Mattress company Koala cuts 30 Australian jobs over economic uncertainty

Mattress company Koala cuts 30 Australian jobs over economic uncertainty

Popular Aussie bedding and homewares company, Koala, has laid off 30 local staff due to unstable economic conditions.

The company shot up in popularity, particularly during the 2020 and 2021 lockdown periods, due to its competitive pricing, being all online and offering four hour delivery to metro areas.

However, just like many other companies, supply chain issues, inflation and surging interest rates have all taken their toll.

A Koala spokeswoman told The Sydney Morning Herald and The Age that uncertain economic conditions had resulted in 30 Australian staff members being made redundant last week.

Describing the former staff as “amazingly talented”, she said the company was supporting them with an outplacement service and professional connections.

According to the company’s website, Koala has “more than 200” employees.

The company also confirmed it had consolidated its offices in the inner-city Sydney suburb of Alexandria after previously also having employees located in the CBD. has contacted Koala for comment.

But it isn’t just the Australian staff that have been impacted, with 10 roles also being made redundant in South Korea following an expansion to the region last year.

The spokeswoman again told the publications “economic uncertainty” was behind the move, along with the need to “reduce our start-up cost in the market”.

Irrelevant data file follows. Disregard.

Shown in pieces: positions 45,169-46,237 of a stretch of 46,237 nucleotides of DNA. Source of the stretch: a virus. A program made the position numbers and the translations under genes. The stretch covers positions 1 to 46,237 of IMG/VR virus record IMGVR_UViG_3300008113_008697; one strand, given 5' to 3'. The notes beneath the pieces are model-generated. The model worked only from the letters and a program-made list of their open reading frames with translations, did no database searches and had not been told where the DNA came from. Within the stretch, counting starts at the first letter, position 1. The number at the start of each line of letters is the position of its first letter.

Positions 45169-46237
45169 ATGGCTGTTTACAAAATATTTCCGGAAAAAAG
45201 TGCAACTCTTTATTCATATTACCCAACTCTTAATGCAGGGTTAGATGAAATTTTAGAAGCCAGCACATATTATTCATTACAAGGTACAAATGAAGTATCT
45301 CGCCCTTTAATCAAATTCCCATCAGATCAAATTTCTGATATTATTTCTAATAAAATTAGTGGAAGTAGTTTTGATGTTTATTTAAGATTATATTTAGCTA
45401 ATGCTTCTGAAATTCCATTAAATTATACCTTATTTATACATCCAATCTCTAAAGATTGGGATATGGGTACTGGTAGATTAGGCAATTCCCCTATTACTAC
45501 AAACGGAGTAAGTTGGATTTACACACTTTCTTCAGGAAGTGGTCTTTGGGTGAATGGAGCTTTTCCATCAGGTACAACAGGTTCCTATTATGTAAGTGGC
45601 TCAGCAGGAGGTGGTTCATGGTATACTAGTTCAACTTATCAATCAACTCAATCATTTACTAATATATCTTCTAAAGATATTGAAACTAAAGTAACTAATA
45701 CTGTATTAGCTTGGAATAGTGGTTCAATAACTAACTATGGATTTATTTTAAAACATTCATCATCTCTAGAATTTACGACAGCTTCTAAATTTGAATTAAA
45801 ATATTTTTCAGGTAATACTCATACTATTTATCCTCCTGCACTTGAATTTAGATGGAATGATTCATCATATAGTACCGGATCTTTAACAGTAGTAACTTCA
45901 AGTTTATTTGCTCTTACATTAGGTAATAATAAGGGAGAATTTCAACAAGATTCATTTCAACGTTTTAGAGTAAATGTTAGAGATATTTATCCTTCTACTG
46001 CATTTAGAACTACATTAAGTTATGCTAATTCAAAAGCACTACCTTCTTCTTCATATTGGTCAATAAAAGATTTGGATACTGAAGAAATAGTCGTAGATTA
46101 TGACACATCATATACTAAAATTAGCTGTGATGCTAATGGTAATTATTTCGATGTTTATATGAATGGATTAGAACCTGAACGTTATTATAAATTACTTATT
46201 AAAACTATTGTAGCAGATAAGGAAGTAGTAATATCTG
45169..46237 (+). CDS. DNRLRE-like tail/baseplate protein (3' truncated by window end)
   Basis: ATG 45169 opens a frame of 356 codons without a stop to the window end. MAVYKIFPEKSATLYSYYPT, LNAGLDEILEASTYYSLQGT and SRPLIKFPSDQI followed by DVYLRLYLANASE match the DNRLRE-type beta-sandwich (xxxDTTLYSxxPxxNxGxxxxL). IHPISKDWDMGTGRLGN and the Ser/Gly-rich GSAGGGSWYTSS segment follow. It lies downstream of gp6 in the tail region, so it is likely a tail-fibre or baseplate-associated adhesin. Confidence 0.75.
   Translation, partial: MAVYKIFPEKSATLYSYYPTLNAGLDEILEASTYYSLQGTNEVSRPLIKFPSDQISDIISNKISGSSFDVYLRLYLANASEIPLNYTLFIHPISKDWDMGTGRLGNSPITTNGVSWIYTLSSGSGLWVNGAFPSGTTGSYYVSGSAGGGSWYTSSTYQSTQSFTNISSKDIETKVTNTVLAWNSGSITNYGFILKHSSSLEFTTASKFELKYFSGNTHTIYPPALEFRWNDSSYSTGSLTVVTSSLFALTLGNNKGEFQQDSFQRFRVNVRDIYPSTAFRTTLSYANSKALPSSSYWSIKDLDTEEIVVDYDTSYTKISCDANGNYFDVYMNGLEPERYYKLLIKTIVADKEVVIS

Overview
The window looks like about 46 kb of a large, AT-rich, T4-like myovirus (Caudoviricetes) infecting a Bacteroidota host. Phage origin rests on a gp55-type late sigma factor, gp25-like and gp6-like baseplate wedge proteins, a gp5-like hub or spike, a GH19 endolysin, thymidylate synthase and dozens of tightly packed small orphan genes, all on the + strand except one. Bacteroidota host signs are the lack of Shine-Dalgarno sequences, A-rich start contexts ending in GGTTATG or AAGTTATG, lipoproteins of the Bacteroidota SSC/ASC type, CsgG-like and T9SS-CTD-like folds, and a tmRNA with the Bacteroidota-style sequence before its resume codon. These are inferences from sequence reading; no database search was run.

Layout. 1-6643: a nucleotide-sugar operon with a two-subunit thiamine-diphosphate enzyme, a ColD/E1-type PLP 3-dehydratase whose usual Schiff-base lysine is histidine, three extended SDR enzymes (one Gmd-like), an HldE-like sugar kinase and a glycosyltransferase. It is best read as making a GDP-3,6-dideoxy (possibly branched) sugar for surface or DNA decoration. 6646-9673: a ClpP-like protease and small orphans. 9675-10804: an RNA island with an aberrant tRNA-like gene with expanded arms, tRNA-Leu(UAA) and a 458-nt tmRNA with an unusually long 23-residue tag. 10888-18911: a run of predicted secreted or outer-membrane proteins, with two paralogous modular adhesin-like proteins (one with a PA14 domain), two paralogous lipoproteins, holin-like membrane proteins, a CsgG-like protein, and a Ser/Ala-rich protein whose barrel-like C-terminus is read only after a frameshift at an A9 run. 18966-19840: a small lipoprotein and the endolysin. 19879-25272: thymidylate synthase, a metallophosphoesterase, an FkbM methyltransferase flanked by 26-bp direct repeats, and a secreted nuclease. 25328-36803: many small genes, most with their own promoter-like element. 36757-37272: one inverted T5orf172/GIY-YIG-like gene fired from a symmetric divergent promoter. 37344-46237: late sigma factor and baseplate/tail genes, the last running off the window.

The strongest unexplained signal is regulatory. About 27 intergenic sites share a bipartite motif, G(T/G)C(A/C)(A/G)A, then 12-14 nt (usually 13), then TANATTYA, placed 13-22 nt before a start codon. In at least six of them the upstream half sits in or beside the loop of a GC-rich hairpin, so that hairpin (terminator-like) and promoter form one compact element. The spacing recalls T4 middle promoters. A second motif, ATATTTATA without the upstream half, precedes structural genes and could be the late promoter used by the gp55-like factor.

“For the near term, our operations in Korea continue as we explore more efficient ways to serve the market,” she said.

The Sydney Morning Herald and The Age also cited claims from multiple industry sources that Koala had explored the possibility of listing on the Australian stockmarket, before abandoning the plan amid the recent the recent technology downturn.

The spokeswoman for the company strongly denied these claims.

“Like any private company with proven success as a market leader in our categories and markets, we are fortunate enough to receive countless inbound introductions from potential investors,” she said.

“They see the opportunity for Koala to continue to disrupt the global furniture market.”

She did not offer specific figures, but said Koala’s margins were double those of some of its competitors, adding that the decision to offer furniture and other homewares has led to “incredible growth” in non-mattress sales.

“We will continue to invest in our operations across Australia and Asia,” the spokeswoman said.

In October 2020, Koala copped significant backlash after announcing it would cease manufacturing its mattresses domestically and make them in China instead.

Staunch supporter of Australian-made products, Harvey Norman executive chairman Gerry Harvey, previously slammed Koala’s move, saying the name of the company implies the product is made domestically.

“Anyone selling imported mattresses are doing it because they can make more money,” Mr Harvey said.

“The marketing is dishonest… they are pretending they are Australian.”

The retail giant’s co-founder said overseas imports made it harder for local companies to compete in bedding and furniture.

Mr Harvey said his store predominantly sold made-in-Australia bedding, supporting local companies such as Sealy, SleepMaker and AH Beard.

When it was established in 2015, Koala marketed itself as a retailer of Australian-made furniture with a strong focus on sustainability.

However, most of its manufacturing has now moved to China and Europe, with the company deregistering itself in 2019 from using the Australian Made trademark.

“The decision to cease production of mattresses in Australia will provide significant innovation and quality improvements to help drive our continued growth across Asia-Pacific,” a company spokeswoman said at the time.

Koala said the move offshore would mean it would have greater influence in cultivating “sustainable behaviours” in its manufacturing and supply chain.

“We are always in search of the best manufacturers, suppliers, and makers around the world who meet or exceed our environmental and sustainability standards and conduct assessments to support this,” a spokeswoman said.